My answers in EMMY magazine's Fall TV critics poll: Slamming Whitney, praising Jessica Lange
When an editor at Emmy magazine asked me to be part of their TV critics poll on the new fall season, I was honored; some of the industry's leading voices provide their opinions for this annual feature.
This year, the roster included TV Guide's Matt Roush, USA Today's Robert Bianco, the Boston Globe's Sarah Rodman, The Detroit News' Mekeisha Madden, Entertainment Weekly's Ken Tucker, the Philadelphia Inquirer's Jonathan Storm, The New Orleans Times Picayune's Dave Walker and AOL Tv's Maureen Ryan.
Because the magazine doesn't put its contents online, I can't show you what everyone else said. But I can give you my answers to their questions -- written in July before I wrote this year's Fall TV preview or had much time to marinate on all the Fall TV issues exploding around us now. See what you think.
1. What is the best new series and why? (This refers to a series starting in the fall).
Unfortunately, TV best new series aren’t starting in the fall; they’ve all been pushed back to midseason. Still, among the fall titles, Fox’s Terra Nova looks exciting, with movie-level special effects on TV budgets; CBS A Gifted Man has a magnetic lead in St. Petersburg raised Patrick Wilson and engaging concept; and Fox’s The New Girl has the queen of adorable, Zooey Deschanel. That critics can’t choose one, may be the TV season’s biggest problem.
2. What is the worst new series and why? (This refers to a series starting in the fall).
Many contenders for this title. CBS’ How to Be a Gentleman is predictable, crass and unappealing; ABC's Charlie’s Angels is an uninspired reboot that captures none of the original’s kitschy spirit; NBC’s Whitney traps a vibrant standup comic in a shrill showcase.
3. What series was canceled that should have been renewed?
Fox’s The Chicago Code should have survived the season; an intriguing cop drama with powerful leads in Jennifer Beals and Jason Clarke, along with TV’s best villain in Delroy Lindo’s Alderman Gibbons.
4. What series was renewed that should have been canceled?
I’ve never understood the appeal of American Dad, beyond Fox’s unwillingness to snark off Seth MacFarlane while pruning the Criminal Minds spinoff, CBS should put have another moribund copy out of its misery: the joyless CSI: NY.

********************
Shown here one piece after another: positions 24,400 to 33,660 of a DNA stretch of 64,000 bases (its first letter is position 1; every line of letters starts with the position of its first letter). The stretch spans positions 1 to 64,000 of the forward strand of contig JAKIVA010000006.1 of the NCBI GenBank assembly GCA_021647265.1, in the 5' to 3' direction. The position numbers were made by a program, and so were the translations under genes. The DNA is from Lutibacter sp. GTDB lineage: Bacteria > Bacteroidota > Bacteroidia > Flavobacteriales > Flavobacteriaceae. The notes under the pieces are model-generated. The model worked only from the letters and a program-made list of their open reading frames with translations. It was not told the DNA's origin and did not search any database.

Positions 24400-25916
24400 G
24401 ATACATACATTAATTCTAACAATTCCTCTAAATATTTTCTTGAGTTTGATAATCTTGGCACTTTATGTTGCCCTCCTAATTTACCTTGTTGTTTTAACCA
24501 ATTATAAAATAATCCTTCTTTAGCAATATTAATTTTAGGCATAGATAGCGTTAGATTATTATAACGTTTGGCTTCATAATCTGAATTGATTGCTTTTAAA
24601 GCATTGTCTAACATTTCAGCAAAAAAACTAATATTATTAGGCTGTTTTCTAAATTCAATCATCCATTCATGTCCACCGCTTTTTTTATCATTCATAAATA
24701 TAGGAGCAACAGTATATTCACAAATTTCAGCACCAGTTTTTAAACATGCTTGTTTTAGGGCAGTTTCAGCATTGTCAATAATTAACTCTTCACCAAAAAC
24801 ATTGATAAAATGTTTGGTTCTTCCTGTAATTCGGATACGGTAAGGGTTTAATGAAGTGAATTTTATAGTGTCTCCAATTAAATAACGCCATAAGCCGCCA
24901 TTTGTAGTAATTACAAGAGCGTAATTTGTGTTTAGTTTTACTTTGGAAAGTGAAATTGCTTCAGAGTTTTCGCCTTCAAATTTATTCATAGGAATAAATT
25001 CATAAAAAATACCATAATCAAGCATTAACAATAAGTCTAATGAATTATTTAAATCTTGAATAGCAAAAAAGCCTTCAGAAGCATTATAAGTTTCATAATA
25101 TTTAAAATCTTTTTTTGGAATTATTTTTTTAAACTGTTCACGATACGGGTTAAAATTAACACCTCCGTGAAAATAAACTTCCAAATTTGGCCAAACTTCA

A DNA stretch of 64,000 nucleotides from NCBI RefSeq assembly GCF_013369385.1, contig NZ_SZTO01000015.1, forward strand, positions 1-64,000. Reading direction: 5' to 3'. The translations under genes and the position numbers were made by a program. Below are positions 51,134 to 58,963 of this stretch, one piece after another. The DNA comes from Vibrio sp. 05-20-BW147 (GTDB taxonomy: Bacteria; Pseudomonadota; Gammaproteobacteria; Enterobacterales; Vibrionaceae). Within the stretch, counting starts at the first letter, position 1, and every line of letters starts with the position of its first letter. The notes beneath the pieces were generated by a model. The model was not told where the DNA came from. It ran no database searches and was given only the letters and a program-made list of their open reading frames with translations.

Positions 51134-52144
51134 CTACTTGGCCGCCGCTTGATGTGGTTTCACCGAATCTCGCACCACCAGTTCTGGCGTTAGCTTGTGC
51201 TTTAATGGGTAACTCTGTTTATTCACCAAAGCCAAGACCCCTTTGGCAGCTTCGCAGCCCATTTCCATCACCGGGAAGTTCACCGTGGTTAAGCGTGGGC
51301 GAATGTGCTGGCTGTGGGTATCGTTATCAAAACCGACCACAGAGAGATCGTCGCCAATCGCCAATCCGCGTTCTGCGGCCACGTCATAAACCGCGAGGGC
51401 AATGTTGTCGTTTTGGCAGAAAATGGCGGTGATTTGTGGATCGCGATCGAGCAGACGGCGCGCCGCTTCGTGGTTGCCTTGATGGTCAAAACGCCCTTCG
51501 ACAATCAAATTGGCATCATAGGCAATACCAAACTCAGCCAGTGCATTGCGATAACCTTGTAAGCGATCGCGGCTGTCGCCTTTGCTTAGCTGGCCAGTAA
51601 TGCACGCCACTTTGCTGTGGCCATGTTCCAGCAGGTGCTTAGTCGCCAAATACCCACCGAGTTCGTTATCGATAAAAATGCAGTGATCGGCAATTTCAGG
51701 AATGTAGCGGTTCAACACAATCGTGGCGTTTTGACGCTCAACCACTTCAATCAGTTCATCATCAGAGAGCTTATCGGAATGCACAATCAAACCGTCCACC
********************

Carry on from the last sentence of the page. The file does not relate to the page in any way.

5. What is the most marvelous trend in TV?
Best trend in TV is giving voice to so many different female-centered projects, presenting well-rounded visions of female characters.
6. What is the most maddening trend in TV?
Television’s inability to produce more than one or two shows with a non-white star. Black people, Hispanics and Asian Americans can play more than best friends, spouses and bosses. Really.
7. Who is the TV executive most worthy of respect?
Fox’s Kevin Reilly seems to really understand programming and industry trends without pandering or cynicism; CBS’s schedulers, led by Kelly Kahl and Nina Tassler, seem to have a hammerlock on the interests of their audience.
8. Who is the most promising performer? (This refers to an actor in a new fall series who has not had a prominent role on TV before.)
Beth Behrs and Kat Dennings (left) show a lot of promise as the two buddies at the heart of CBS’ riches to rags sitcom 2 Broke Girls.
9. Who is the most savvy showrunner?
If he can make TV audiences love Ashton Kutcher as much as Charlie Sheen and save CBS’ hit Two and Half men, Chuck Lorre will deserve some kind of medal. If they negotiate shooting in Australia, massive special effects and tremendous industry skepticism to deliver a quality series, Terra Nova’s Brannon Braga and Rene Echevarria will earn similar props.
10. Who is the most welcome returning star (This refers to an actor in a new fall series who has had a prominent role on TV before.)
Jessica Lange is magnetic, chewing scenery as a Blanche DuBois-style faded Southern beauty on Ryan Murphy’s FX series American Horror Story; Lost co-star Michael Emerson’s twitchy energy makes CBS’ Person of Interest an intriguing drama filled with possibilities.